In this blog series we will examine what a new fill line looks like with and without QbD implemented at the design phase. We will study each critical area of the fill line and the activities necessary to effectively bring the control features into effect. These examples come from real-world applications experienced by the Particle Measuring Systems’ Advisory Services Team. Our team has over 70 years of collective experience working in and advising cleanroom users around the world.
As environmental system designers, we are often asked where to place sample points for particle monitoring, whether it be performed in a pharmaceutical cleanroom or clean device (RABS, isolator, etc.).
Through continuous process and equipment advancements, semiconductor manufacturers are approaching 14 nm feature sizes and heading even smaller, while hard-disk drive fly heights are now less than 10 nm. This ever-reducing device feature size requires comparable cleanliness-level improvements in ultrapure water (UPW). UPW purity is especially important with its high use in direct contact with wafers as a final cleaning and rinsing agent in many production steps. Leveraging recent advances in laser optics and detector technology, UPW particle concentration ≥20 nm (≥9 nm for metallic particles) can be effectively monitored.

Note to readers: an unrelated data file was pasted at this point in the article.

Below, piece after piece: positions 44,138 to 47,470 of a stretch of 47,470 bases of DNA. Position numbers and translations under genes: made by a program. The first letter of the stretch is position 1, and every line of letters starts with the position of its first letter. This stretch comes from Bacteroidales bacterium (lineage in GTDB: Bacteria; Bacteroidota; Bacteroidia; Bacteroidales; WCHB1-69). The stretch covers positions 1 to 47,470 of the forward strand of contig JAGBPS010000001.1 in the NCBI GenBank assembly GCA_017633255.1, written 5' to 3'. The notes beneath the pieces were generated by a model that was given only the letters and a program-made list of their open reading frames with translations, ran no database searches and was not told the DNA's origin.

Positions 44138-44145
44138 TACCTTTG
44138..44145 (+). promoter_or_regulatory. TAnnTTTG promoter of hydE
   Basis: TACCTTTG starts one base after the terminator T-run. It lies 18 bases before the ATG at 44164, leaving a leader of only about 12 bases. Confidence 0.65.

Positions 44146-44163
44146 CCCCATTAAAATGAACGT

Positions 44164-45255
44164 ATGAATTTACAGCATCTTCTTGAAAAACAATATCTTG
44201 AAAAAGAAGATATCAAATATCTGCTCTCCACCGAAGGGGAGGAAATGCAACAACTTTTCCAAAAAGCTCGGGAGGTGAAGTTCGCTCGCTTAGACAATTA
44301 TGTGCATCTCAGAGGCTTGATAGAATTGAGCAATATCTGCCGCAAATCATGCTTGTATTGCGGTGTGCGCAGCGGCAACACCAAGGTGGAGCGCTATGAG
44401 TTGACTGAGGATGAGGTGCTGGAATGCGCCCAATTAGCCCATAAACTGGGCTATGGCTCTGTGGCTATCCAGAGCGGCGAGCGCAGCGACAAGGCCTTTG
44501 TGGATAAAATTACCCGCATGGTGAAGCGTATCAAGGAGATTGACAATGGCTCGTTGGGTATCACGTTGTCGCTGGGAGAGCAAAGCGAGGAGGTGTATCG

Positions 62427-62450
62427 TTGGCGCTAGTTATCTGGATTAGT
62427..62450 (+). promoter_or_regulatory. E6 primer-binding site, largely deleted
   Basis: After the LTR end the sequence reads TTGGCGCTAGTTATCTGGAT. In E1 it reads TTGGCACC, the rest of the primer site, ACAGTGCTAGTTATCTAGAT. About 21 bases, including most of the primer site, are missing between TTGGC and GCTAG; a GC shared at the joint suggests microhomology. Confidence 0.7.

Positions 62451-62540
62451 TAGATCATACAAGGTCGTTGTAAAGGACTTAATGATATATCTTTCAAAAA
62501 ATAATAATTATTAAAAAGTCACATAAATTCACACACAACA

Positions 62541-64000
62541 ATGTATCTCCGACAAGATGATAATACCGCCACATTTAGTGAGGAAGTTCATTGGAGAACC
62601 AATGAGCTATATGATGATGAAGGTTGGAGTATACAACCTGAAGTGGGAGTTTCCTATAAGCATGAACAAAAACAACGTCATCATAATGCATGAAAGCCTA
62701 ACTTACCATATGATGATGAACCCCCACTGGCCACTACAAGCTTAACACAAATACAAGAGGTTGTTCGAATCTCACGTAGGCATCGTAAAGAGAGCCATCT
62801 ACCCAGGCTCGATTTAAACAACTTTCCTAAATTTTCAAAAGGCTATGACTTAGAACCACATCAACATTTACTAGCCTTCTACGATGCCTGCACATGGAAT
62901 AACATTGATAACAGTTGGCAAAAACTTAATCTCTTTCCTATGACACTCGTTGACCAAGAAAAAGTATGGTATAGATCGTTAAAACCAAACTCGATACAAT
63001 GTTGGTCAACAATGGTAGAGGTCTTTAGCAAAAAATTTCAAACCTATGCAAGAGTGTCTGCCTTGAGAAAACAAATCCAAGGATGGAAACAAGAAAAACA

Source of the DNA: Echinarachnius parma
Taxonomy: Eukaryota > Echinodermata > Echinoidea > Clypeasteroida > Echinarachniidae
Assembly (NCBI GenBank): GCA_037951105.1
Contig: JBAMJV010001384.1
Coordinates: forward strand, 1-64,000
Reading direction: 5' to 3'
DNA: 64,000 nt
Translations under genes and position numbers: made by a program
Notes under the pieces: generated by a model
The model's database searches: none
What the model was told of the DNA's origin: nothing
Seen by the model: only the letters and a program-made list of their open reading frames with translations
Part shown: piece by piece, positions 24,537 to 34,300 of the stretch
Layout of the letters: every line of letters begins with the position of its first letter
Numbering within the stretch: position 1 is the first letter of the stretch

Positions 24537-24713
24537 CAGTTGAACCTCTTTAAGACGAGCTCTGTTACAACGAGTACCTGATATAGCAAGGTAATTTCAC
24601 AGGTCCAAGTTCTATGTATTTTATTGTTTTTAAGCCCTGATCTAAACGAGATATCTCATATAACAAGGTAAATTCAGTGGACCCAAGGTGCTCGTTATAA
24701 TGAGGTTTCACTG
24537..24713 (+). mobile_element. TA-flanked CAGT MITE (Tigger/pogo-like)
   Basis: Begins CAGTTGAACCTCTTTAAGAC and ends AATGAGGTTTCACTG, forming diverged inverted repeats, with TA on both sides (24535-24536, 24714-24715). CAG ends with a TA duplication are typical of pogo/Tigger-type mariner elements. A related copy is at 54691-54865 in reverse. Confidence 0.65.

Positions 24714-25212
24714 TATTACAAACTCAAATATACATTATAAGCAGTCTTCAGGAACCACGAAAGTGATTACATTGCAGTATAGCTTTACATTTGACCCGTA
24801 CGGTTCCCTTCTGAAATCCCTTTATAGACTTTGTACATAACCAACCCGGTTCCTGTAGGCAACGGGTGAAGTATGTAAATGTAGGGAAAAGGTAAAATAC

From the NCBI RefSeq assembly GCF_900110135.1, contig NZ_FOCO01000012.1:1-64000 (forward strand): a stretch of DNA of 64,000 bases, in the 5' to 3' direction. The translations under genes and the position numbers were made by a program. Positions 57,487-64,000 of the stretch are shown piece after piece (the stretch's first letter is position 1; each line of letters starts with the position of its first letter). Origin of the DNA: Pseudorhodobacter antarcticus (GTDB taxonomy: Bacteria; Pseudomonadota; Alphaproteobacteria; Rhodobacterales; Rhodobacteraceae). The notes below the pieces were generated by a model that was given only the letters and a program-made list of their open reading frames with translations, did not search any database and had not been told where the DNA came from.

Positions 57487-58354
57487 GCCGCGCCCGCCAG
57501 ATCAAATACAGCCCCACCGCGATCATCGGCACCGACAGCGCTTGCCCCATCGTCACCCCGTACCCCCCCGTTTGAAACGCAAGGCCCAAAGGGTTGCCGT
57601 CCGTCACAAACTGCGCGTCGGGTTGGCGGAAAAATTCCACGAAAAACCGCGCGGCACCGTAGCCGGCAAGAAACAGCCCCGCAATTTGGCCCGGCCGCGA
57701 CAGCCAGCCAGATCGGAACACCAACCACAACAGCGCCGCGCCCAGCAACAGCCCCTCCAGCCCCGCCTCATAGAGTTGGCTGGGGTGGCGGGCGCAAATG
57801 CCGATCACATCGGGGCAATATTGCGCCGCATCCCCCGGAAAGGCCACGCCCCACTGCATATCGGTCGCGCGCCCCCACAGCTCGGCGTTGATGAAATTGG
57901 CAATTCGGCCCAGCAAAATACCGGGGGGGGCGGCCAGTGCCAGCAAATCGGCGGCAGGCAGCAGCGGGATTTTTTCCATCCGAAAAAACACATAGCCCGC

Particle Measuring Systems just completed another successful MD&M show with strong results, meeting with current clients and reaching out to new businesses. Our show message was As experts in good manufacturing practice regulations (GMPs), microbiology and environmental monitoring, we help you assure sterility when and where you need it most. Supporting this statement, PMS brought a comprehensive range of microbial and particle products including the BioCapt Single Use Microbial Impactor and the MiniCapt Mobile Air Sampler. The Lasair III particle counter rounded out the contamination monitoring solutions. As a special attraction this year, PMS provided a sneak peek to the soon to be released SurCapt Microbial Surface Detection Kit (learn more next week).
Are your particle counters ISO 14644-1 compliant and able to be calibrated to all required tests according to ISO 21504-4?
The recent revision of ISO 14644-1 and-2 has introduced several changes for cleanroom classification and monitoring guidelines. This paper highlights the major changes in the new ISO 14644-1 compared to the previous version, as well as the possible impact on the Pharmaceutical EU GMP Annex 1 and FDA Aseptic Processing Guideline.